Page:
Antiretroviral therapy among HIV-infected persons in Northeastern Vietnam : Impact of peer support on virologic failure and mortality in a cluster randomized controlled trial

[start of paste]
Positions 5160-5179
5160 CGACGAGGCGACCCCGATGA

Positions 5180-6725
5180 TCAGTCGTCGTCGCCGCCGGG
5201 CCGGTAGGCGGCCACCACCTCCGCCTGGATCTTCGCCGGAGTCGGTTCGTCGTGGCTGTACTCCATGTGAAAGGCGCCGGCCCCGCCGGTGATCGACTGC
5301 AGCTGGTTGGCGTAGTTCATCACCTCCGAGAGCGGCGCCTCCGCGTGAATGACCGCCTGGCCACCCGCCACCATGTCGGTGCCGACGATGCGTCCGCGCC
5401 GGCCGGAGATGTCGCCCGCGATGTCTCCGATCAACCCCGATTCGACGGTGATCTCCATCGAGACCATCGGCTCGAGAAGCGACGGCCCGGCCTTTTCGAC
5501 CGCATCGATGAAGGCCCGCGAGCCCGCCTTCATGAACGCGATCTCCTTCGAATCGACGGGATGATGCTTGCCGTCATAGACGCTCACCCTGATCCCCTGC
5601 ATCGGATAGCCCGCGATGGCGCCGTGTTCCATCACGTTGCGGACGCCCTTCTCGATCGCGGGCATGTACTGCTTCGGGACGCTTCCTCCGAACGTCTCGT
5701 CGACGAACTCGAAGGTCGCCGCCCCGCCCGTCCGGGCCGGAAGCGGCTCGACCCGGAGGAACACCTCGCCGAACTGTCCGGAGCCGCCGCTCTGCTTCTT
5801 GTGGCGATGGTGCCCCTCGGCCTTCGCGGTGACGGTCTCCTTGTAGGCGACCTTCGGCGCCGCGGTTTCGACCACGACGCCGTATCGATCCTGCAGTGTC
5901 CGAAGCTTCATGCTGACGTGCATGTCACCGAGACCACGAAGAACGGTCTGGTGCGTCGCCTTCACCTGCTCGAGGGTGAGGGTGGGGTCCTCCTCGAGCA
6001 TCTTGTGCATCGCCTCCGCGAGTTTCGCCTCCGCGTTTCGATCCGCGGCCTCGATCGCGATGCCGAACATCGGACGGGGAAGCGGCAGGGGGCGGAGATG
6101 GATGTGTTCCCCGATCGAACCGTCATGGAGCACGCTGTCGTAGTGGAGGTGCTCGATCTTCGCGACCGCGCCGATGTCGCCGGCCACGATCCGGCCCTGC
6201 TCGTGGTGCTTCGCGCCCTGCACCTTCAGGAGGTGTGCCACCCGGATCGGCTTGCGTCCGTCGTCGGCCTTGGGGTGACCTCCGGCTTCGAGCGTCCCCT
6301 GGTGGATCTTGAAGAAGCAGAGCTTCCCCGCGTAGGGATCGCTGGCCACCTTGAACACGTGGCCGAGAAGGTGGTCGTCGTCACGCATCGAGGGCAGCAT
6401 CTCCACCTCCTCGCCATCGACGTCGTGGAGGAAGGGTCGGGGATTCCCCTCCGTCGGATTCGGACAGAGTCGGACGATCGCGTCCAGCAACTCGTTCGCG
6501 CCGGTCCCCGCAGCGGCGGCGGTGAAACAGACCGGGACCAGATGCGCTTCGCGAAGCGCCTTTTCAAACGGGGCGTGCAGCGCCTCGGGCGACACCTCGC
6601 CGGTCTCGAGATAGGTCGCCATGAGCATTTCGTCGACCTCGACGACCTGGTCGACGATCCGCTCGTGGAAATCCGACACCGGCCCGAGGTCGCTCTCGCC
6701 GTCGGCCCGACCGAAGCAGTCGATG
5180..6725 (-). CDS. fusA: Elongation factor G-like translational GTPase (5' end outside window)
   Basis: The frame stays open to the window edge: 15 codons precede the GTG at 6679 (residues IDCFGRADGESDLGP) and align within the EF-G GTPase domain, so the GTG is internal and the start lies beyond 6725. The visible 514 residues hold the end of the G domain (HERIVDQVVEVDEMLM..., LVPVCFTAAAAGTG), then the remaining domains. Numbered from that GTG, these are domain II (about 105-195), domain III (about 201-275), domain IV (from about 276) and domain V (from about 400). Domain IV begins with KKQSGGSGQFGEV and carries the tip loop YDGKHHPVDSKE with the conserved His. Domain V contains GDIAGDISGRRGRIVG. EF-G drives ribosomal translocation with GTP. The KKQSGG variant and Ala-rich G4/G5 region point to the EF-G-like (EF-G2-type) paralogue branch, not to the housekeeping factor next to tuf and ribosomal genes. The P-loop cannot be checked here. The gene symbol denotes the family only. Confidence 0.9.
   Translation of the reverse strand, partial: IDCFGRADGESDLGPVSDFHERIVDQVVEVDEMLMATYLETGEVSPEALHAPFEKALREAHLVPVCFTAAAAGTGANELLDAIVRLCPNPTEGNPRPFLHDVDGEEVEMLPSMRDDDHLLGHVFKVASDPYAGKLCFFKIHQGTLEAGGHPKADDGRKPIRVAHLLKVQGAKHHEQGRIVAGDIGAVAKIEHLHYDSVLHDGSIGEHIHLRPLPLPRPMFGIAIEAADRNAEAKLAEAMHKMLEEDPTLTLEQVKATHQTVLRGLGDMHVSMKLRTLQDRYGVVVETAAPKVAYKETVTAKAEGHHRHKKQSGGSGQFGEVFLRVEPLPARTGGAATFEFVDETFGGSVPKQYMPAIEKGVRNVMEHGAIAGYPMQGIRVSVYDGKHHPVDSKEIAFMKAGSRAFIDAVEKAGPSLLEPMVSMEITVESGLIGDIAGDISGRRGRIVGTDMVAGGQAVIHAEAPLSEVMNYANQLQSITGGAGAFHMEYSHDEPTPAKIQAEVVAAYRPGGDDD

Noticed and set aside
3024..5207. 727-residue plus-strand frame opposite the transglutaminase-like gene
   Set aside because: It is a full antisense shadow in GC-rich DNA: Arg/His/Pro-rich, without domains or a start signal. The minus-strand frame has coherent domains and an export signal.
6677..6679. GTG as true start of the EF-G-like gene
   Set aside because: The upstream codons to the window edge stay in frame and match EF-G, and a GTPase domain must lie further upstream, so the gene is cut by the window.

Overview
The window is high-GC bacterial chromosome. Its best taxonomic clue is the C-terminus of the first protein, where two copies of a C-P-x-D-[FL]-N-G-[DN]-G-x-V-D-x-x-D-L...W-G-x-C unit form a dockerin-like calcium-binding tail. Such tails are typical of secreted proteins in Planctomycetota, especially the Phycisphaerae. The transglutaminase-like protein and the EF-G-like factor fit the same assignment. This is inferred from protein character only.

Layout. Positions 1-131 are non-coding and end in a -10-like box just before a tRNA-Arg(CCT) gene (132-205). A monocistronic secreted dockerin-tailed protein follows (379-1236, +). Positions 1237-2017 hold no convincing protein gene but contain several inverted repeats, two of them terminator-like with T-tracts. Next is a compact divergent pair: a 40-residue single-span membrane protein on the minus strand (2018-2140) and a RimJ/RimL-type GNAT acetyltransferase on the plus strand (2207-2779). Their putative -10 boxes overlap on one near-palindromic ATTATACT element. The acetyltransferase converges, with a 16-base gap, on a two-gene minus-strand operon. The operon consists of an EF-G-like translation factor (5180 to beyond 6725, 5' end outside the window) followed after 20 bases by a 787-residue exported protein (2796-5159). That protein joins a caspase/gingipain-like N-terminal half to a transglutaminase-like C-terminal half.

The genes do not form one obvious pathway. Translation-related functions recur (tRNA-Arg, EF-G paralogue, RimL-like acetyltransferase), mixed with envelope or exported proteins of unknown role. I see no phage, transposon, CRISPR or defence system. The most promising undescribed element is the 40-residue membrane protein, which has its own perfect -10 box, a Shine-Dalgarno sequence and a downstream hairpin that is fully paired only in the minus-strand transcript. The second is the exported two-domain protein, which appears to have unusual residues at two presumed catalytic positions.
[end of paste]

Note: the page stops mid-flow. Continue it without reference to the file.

Sammanfattning: Background: Wide access to antiretroviral therapy (ART) has substantially improved the prognosis of patients living with HIV/AIDS (PLHIV). However, in resource-limited countries, sustaining ART programs to prevent drug resistance and treatment failure and to maximize the existing human resources is still challenging. In 2010, Vietnam had 254,000 PLHIV and 52,000 people accessed ART. Viral load (VL) testing has not been routinely performed for monitoring treatment failures due to the high cost and the necessity of advanced laboratory equipment. Peer support has been proven to improve quality of life, reduce stigma and to improve adherence to treatment. However, there is little known about the impact of peer adherence support on ART outcomes. The overall aim of this study was to assess the impact of peer support on virologic and immunologic treatment outcomes and mortality among HIV-infected patients by monitoring routinely a simple- and low- cost VL in a cluster randomized controlled trial in Quang Ninh, Vietnam. The primary outcome was virologic failure rate between intervention and control group. Methods: A total of 640 HIV-infected patients recruited from 59 clusters (communes) were randomized into either intervention or control group. Both groups received first-line ART regimens according to the National Treatment Guidelines and were followed up for 24 months. Viral load (ExaVirTM Load) and CD4 counts were measured every 6 months. Patients in the intervention group received enhanced adherence support by 14 peer supporters. Survival analyses with Kaplan-Meier curve and Cox proportional hazard model were used to identify survival rate and risk factors for deaths. Causes of death were assessed through medical records and verbal autopsy questionnaire. Cluster longitudinal and survival analyses with intention-to-treat were used to study time to virologic failure and CD4 trends and to compare between the intervention and control groups. At baseline, we monitored the spread of infection and prevalence of transmitted drug resistance mutations (TDRMs) by analyzing 63 1000bp pol-gene sequences generated from 63 treatment-naïve HIV-1 CRF01_AE patients. Through the cohort, we determined the feasibility, sensitivity and specificity of ExaVir Load in 605 HIV treatment-naïve patients and compared the correlation and agreement of 60 samples between Roche Cobas TaqMan® VL and ExaVir Load. Results: After 24 months of follow-up, 78% of the patients remained in the study, mortality rate was 11% (6.4/100 person-years), cumulative virologic failure rate (VL >1,000 copies/ml) was 7.2% and the median CD4 increase was 286 cells/μl. There were no significant differences between intervention and control groups in virologic failure rates (VL >1,000 copies/ml) [6.9% vs 7.5%, respectively, RR 0.93; (95%CI: 0.13-6.54), p=0.94], in the time to virologic failure [HR 1.0; (95%CI 0.5-1.7), p=0.94], in CD4 trends [Coeff. (95%CI: 0.2(-0.6;-0.9), p=0.69] and in mortality (Log-rank p=0.79). Risk factors for virologic failure were ART-non-naïve status [aHR 6.9;(95%CI 3.2-14.6); p<0.01]; baseline VL >100,000 copies/ml [aHR 2.3;(95%CI 1.2-4.3); p<0.05] and incomplete adherence (self-reported missing more than one dose during 24 months) [aHR 3.1;(95%CI 1.1-8.9); p<0.05]. From the cohort of 605 ART-treatment naïve patients, we found the virologic suppression rate (VL <200 copies/ml) after 24 months was 64% (intention-to-treat) and 94% among patients assessed with VL (on-treatment). Tuberculosis (TB) was the most common cause of death (40%). Risk factors for AIDS-related death were age >35 years, clinical stage 3 or 4, body mass index (BMI) <18 kg/m2, CD4 count <100/μl, haemoglobin level <100 g/l, and plasma VL >100,000 copies/ml. The TDRMs including Y181C, L210W, L74I and V75M were found in 4/63 patients (6.3%). Phylogenetic analysis for calculating the time of the most recent common ancestor (tMRCA) was shown in two distinct groups: the small group (n=3) had tMRCA in year 1997.5 and the larger group had tMRCA in 1989.8. The ExaVir Load and the Roche Cobas TaqMan showed a strong correlation (r2 =0.97), high agreement (log difference =0.34; 95% CI -0.35;1.03), high sensitivity (98%) and high specificity (100%). Conclusions: Enhanced adherence intervention by peer support had no impact on virologic failure and CD4 trends as well as on mortality after 24 months of ART initiation. Early deaths occurred among patients presented late to ART and majority of deaths were attributable to TB. Baseline VL >100,000 copies/ml was a predictive factor for virologic failure, CD4 changes and mortality. Transmitted drug resistance rate should be monitored regularly and prospectively in Vietnam. Using ExaVir Load is feasible to monitor efficacy of ART programs in resource-limited settings.

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